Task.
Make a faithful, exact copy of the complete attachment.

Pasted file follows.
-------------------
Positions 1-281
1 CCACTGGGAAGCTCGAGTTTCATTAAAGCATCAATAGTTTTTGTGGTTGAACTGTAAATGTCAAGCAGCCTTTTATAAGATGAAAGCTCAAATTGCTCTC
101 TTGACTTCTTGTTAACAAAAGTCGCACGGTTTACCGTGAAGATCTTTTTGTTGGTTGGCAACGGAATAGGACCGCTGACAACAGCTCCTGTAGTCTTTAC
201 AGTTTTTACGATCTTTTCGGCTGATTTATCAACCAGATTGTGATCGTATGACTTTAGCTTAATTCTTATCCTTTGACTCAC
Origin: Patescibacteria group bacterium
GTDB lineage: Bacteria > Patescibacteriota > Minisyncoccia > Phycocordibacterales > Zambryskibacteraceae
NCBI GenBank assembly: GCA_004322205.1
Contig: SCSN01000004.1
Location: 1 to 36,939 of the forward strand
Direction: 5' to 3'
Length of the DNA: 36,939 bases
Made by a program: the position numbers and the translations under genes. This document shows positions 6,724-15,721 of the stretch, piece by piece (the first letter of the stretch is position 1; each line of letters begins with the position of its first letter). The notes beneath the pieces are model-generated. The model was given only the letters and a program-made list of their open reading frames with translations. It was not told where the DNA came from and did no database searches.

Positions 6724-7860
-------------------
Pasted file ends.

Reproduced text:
Positions 1-281
1 CCACTGGGAAGCTCGAGTTTCATTAAAGCATCAATAGTTTTTGTGGTTGAACTGTAAATGTCAAGCAGCCTTTTATAAGATGAAAGCTCAAATTGCTCTC
101 TTGACTTCTTGTTAACAAAAGTCGCACGGTTTACCGTGAAGATCTTTTTGTTGGTTGGCAACGGAATAGGACCGCTGACAACAGCTCCTGTAGTCTTTAC
201 AGTTTTTACGATCTTTTCGGCTGATTTATCAACCAGATTGTGATCGTATGACTTTAGCTTAATTCTTATCCTTTGACTCAC
Origin: Patescibacteria group bacterium
GTDB lineage: Bacteria > Patescibacteriota > Minisyncoccia > Phycocordibacterales > Zambryskibacteraceae
NCBI GenBank assembly: GCA_004322205.1
Contig: SCSN01000004.1
Location: 1 to 36,939 of the forward strand
Direction: 5' to 3'
Length of the DNA: 36,939 bases
Made by a program: the position numbers and the translations under genes. This document shows positions 6,724-15,721 of the stretch, piece by piece (the first letter of the stretch is position 1; each line of letters begins with the position of its first letter). The notes beneath the pieces are model-generated. The model was given only the letters and a program-made list of their open reading frames with translations. It was not told where the DNA came from and did no database searches.

Positions 6724-7860